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Refund Scam

The scammer pretends you have overpaid their company and he’s going to refund the money to your bank account. He only wants your bank account information. Then “accidently” overpays you your “refund” and he’s going to be fired if you don’t return the extra money to him. He will ask for you to pay the overpayment back via gift cards, a wire transfer, or on your credit card. Sometimes they even ask your permission to get into your bank account. The goal is to get all your money. There is no return, no overpayment, no job he’s going to be fired from.

The scammer wants to convince you that you are entitled to a refund and they want to make payment by depositing the money directly into your bank account. This is not true! They are really after your bank details for illegal purposes or to steal your identity.

Click the play button below to watch a video example:
Click here to play the YouTube Video for this Senior Fraud Alert Scam Lesson
The first step is to identify the fraud. In the video above, were you able to hear the clues in the story and detect the Refund Scam? The next step is to prevent the scammer from victimizing you or others. If you encounter a similar situation, use these tools to protect yourself from this type of fraud.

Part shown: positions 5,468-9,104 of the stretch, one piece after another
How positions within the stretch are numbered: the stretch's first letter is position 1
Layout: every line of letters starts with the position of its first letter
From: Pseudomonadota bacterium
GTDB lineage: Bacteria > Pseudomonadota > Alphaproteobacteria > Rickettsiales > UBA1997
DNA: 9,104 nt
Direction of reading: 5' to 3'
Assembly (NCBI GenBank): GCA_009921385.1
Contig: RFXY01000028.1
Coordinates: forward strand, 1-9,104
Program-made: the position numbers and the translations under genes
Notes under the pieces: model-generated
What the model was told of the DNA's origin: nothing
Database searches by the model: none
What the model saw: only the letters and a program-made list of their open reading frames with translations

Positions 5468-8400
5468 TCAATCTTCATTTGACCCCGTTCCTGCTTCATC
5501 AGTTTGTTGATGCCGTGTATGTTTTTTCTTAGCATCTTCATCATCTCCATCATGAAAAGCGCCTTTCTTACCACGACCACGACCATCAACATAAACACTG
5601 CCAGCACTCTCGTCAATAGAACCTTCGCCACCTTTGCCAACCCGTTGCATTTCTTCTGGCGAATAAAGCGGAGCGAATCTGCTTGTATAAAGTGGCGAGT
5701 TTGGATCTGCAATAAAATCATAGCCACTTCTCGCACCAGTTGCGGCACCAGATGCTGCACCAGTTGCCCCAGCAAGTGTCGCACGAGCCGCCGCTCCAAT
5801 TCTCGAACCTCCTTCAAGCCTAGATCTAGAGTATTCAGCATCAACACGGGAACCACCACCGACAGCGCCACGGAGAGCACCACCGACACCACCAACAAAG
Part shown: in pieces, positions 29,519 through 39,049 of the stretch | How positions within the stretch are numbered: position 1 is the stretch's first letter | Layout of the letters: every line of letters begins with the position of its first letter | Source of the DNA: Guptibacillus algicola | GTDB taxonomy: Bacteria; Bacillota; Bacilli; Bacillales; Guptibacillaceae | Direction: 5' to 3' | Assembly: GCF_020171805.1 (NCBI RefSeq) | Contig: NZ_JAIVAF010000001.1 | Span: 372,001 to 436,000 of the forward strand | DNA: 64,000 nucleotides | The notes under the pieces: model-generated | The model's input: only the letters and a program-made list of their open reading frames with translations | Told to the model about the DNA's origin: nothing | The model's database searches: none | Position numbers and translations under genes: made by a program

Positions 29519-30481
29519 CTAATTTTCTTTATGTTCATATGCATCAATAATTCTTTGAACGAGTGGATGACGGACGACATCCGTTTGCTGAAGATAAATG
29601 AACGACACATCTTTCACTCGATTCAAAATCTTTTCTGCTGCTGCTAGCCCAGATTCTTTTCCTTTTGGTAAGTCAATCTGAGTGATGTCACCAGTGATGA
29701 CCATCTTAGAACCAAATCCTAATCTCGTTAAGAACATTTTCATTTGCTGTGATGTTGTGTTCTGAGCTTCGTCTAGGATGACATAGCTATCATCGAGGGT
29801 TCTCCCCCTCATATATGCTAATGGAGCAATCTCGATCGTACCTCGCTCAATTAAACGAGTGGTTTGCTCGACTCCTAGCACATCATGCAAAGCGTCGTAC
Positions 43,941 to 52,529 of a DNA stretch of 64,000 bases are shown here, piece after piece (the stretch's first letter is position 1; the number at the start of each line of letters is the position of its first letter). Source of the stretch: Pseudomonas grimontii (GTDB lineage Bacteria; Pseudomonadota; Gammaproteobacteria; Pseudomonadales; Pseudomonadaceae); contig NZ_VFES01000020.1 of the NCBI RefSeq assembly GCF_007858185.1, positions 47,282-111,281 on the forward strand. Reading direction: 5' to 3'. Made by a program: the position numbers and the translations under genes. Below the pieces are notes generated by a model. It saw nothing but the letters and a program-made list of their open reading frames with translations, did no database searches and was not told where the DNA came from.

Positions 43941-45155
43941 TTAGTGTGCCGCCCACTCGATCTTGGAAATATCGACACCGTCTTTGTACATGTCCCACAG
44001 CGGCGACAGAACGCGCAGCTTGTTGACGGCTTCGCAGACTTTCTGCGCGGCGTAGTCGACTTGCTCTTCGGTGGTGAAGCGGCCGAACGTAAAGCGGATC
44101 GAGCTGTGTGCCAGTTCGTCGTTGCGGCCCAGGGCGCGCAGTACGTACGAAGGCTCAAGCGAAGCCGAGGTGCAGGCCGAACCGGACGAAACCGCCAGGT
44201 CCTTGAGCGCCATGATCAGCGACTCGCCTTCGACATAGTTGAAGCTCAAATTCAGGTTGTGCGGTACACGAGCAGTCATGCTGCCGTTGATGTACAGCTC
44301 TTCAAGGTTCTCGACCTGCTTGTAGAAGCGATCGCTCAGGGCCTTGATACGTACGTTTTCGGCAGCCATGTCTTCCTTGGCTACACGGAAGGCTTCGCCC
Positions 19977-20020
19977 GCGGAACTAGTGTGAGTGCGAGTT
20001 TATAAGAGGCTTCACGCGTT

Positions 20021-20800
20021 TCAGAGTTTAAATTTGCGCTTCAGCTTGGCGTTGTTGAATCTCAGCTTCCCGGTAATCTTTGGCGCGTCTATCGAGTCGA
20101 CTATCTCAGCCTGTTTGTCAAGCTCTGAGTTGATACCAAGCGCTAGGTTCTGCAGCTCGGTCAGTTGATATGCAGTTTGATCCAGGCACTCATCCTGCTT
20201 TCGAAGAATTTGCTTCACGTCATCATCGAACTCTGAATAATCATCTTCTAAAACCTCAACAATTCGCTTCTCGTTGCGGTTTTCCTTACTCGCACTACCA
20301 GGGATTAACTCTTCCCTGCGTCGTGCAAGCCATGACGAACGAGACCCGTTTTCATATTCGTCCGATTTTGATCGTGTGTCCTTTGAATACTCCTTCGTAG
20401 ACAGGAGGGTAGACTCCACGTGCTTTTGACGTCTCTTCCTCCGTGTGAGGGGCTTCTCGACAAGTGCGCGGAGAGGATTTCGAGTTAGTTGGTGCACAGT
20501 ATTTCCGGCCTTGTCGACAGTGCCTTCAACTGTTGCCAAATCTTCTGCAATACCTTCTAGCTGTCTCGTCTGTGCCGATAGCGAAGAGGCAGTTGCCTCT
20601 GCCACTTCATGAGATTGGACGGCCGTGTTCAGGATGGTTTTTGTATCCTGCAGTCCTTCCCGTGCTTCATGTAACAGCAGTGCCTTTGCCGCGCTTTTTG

Refund Scam Clues
  • If I overpaid, the company will have my financial information, so why would they need it again?
  • If a company owes you money, they will return it to you via the credit card you paid it on, and if you are doing business with them, they already have your information.
Refund Scam Defence
  • Stop and hang up on the caller. Do not call back as the scammer likely gave you a phone number that will redirect your call to a fake representative.
  • Do not click on any links in an email as you will end up talking to a fake representative or going to a fake website the scammer has set up to fool you.
  • Never give anyone access to your bank account or your computer through remote access.
Now it’s your turn!


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